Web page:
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What Does It Mean to Be White?

Developing White Racial Literacy – Revised Edition

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Robin DiAngelo

What does it mean to be white in a society that proclaims race meaningless, yet is deeply divided by race? In the face of pervasive racial inequality and segregation, most white people cannot answer that question. In the second edition of this seminal text, Robin DiAngelo reveals the factors that make this question so difficult: mis-education about what racism is; ideologies such as individualism and colorblindness; segregation; and the belief that to be complicit in racism is to be an immoral person. These factors contribute to what she terms white racial illiteracy. Speaking as a white person to other white people, DiAngelo clearly and compellingly takes readers through an analysis of white socialization. Weaving research, analysis, stories, images, and familiar examples, she provides the framework needed to develop white racial literacy. She describes how race shapes the lives of white people, explains what makes racism so hard to see, identifies common white racial patterns, and speaks back to popular narratives that work to deny racism. Written as an accessible overview on white identity from an anti-racist framework, What Does It Mean to Be White? is an invaluable resource for members of diversity and anti-racism programs and study groups, and students of sociology, psychology, education, and other disciplines. This revised edition features two new chapters, including one on DiAngelo’s influential concept of white fragility. Written to be accessible both within and without academia, this revised edition also features discussion questions, an index, and a glossary.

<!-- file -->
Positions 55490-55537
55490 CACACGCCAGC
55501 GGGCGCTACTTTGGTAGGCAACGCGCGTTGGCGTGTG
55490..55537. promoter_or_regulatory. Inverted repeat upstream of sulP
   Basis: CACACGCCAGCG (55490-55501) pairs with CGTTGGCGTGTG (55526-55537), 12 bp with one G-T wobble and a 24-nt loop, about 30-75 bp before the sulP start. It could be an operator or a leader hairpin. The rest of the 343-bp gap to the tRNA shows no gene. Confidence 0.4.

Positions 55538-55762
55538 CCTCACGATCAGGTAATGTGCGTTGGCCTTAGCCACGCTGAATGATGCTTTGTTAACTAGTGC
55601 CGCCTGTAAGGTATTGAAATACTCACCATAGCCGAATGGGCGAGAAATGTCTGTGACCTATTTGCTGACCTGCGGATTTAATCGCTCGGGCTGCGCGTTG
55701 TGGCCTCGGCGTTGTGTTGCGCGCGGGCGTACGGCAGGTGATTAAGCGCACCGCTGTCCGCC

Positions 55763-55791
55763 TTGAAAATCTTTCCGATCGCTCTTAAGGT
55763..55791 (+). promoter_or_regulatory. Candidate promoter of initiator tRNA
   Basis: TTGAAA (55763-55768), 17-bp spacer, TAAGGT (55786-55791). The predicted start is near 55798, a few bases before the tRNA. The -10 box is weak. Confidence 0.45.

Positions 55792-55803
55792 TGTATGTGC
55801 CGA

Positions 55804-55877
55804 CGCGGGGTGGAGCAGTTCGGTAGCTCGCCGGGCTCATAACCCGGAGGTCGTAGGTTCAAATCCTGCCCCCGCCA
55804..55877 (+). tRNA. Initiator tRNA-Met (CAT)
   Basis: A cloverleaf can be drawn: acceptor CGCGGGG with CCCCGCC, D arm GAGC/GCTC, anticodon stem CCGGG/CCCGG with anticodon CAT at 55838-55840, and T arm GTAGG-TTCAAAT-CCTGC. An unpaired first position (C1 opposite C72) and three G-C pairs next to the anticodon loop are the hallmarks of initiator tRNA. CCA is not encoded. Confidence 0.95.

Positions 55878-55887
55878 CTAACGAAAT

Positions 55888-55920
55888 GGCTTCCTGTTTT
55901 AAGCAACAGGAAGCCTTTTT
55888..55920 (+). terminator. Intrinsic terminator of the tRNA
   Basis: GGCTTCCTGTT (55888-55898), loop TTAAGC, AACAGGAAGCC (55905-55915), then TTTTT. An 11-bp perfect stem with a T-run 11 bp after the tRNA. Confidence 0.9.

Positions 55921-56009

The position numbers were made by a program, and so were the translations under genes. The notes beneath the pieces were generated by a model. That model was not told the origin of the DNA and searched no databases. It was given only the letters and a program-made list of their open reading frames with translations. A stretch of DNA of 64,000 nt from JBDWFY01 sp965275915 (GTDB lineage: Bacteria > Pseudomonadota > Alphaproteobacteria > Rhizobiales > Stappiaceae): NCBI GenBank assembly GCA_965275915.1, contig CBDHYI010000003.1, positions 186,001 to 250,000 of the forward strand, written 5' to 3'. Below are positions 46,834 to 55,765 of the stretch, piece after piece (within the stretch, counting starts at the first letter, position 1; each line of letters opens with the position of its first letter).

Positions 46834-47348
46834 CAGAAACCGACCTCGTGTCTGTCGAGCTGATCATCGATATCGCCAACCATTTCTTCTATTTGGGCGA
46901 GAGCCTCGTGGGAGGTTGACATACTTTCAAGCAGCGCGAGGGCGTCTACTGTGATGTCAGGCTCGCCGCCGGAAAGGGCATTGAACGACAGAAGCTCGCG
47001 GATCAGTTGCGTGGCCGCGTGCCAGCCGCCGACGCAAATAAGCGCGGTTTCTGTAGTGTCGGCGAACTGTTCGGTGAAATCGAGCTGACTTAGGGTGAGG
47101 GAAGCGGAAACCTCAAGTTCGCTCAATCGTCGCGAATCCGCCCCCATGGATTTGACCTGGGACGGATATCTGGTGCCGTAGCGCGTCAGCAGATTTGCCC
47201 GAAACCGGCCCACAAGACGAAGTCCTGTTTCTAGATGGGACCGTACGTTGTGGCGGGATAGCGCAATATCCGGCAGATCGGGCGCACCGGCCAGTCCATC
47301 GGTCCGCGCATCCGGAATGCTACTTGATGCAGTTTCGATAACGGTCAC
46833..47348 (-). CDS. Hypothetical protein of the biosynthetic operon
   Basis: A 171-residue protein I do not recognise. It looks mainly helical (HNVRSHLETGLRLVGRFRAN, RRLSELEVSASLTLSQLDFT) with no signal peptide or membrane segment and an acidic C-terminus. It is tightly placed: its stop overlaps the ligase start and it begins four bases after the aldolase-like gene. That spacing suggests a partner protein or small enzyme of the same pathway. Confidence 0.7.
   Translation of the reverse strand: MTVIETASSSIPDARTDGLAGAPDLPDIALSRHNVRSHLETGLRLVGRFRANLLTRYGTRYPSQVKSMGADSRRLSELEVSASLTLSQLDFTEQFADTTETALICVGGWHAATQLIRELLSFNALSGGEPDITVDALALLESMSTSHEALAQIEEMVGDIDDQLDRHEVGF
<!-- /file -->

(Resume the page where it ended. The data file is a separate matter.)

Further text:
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Acknowledgments

Extract



I extend my most heartfelt thanks to the numerous friends and colleagues who supported me in this project. Jason Toews, for the hours of astute and vigilant editing you generously donated; my colleagues Anika Nailah, Özlem Sensoy, Holly Richardson, Carole Schroeder, Malena Pinkam, Lee Hatcher, William Borden, Kelli Miller, Ellany Kayce, Darlene Flynn, Deborah Terry, Jacque Larrainzar, Darlene Lee, Sameerah Ahmad, Nitza Hidalgo, and Kent Alexander for your support, insight, and invaluable feedback. Thank you Amie Thurber for your perceptive and detailed reading of the final draft and help with the discussion questions. Thank you Brandyn Gallagher for your insight and patience in working to raise my awareness of cis-supremacy. Thank you to Dana Michelle, Thalia Saplad, and Cheryl Harris for all I learned from you in the beginning of this journey.

Thank you to all of the scholars whose work has been foundational to my understanding of whiteness, particularly Peggy McIntosh, Richard Dyer, Charles Wright Mills and Ruth Frankenberg. Any errors or omissions in interpreting or crediting that work are my own.

A special thank you to Robin Boehler—a fellow white ally—for the countless hours we spent debriefing our training sessions and working to put the racial puzzle together. Your support and brilliance were invaluable. ← ix | x →

Thank you Todd LeMieux for all of your design and graphic work, Andrea O’Brian for your Frames of Reference illustration, and Katherine Streeter for the beautiful cover art.

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